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Editorial: Political parties have betrayed us

It's hard to say where it started, and likely the long slide to irrational rancor between Republicans and Democrats in Wisconsin began well before ordinary voters had a clue. But it's time to stop.

We are by no means pointing a finger at one party rather than the other, but this is part of the most recent ride to ruin:

Early this year, Republicans held the majority in the Wisconsin Legislature. It looked likely they would go along with a rather extreme goal on the part of the new governor to cut the legs off public unions, who in our opinion took a short-sighted approach by insisting on wage and benefits that regular citizens can no longer afford.

So a group of Democrats headed for the hills of Illinois with the intent of hiding out and delaying a movement they knew they couldn't stop.

The Republican leadership retaliated by threatening everything short of attempting extradition -- which wouldn't have worked anyway.

The Democrats came back, not because they feared reprisals, but because it was doing no good to stay away. The Republicans had maneuvered to separate the union-rights changes from the rest of the budget repair bill.

That action is still held up in the courts, at least in part because of the contention that the Republicans violated the Open Meetings law by voting on it -- which probably wasn't necessary because, as noted before, they have the majority in both houses and could likely have found another way.

So the Democrats came back and began circulating papers to force recall elections for as many Republicans as possible. The GOP began collecting signatures to recall as many Democrats as they could.

Then they all protested the signatures collected by the other party and the methods of collecting them. Still the Government Accountability Board decided enough signatures had been turned in and ordered recall elections for nine Senate seats.

Even though it's months too early to begin a recall campaign against Republican Gov. Scott Walker, Democrats have started that chant.

Then a week ago, Republicans announced a drive to collect signatures for tepid candidates, some of whom are apparently Republicans, to enter the recall races as Democrats, thus forcing primary elections.

So the Democrats, who railed against Republican senators who did nothing more than vote the way their supporters thought they would, are now outraged by "fake Democrats" muddying up the recall process.

We're not saying either party did anything illegal. While we believe the recall process should be available to use against lawmakers who shock the public conscience, the Democrats didn't break any law by starting recall drives.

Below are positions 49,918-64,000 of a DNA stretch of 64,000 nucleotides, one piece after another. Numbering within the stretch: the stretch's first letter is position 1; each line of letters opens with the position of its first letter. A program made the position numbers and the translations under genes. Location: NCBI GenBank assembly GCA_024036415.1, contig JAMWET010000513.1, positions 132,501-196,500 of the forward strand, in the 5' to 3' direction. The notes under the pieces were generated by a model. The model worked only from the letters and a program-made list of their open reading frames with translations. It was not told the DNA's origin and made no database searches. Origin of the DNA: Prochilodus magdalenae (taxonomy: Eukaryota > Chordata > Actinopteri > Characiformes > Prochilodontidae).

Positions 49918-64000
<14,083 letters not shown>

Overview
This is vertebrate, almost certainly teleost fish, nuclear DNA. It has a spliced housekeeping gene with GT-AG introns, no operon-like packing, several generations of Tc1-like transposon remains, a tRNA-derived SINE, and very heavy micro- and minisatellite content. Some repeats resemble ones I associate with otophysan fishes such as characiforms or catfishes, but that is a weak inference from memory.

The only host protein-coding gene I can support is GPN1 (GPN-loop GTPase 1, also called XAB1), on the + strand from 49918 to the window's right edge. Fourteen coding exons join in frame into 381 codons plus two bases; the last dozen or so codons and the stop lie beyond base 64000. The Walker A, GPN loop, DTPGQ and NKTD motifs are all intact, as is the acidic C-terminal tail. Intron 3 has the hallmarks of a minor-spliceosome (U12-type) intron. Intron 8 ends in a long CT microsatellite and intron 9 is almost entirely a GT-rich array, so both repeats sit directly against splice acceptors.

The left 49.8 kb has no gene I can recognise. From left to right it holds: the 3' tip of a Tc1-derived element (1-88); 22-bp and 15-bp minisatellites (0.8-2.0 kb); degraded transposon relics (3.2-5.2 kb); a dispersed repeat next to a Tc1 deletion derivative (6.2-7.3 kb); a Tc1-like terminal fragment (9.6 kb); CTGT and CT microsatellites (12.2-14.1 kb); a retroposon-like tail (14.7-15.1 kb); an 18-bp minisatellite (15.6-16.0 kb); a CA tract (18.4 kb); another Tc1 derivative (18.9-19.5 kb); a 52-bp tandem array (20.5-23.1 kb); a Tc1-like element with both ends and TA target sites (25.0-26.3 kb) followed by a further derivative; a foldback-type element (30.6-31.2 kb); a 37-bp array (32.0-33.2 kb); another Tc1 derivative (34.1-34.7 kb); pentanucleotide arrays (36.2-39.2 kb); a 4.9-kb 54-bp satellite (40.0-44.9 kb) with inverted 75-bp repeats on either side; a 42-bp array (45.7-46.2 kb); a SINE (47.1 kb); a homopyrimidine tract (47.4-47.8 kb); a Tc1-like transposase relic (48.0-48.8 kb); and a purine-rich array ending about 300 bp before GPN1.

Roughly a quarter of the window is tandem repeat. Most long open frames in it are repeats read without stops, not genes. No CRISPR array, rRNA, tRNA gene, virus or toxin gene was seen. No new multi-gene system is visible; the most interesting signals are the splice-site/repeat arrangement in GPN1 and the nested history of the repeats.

And while the ethics of doing so are questionable, there's nothing illegal with a Republican slapping a "Hello, my name is Democrat" nametag on his shirt.

It's kind of like the sister and brother in the backseat of the car, spoiling a family trip by shouting, "He hit me," and, "She hit me first."

This may sound sacrilegious to hard-core party members, but there are a lot of us out here who want to make our choice between two candidates we trust rather than between two parties we don't.

Until now, most of us haven't shared the belief that wearing the label "Democrat" means you want to see the labor unions' foot on the public's throat, nor do we believe that wearing the "Republican" label means you'd gladly watch the old and infirm breathing their last breaths in road ditches.

In our innocence, we'd like to believe that our lawmakers want the best for all of us and our state. But it's maneuvers like the ones we've been watching since January that threaten our naiveté -- if you can call a belief in basic fairness naiveté.

We think it's time for the leaders of both parties, and the behind-the-scenes managers who issue inflammatory press releases, to step back and look at what they've been doing -- and to be very ashamed.

This is not what our state is about. This is not what we are about.

Online Poll: Could protest candidate win?

The Journal's online poll question asked: If there is a Democratic primary in July before the state Senate recall election, who would you vote for?

Early results show:

--Democrat Shelly Moore, River Falls, Ellsworth teacher, 50.8%

--Republican "protest" candidate Isaac Weix of Menomonie, 49.2%

Go vote at

Look for a new poll question Friday.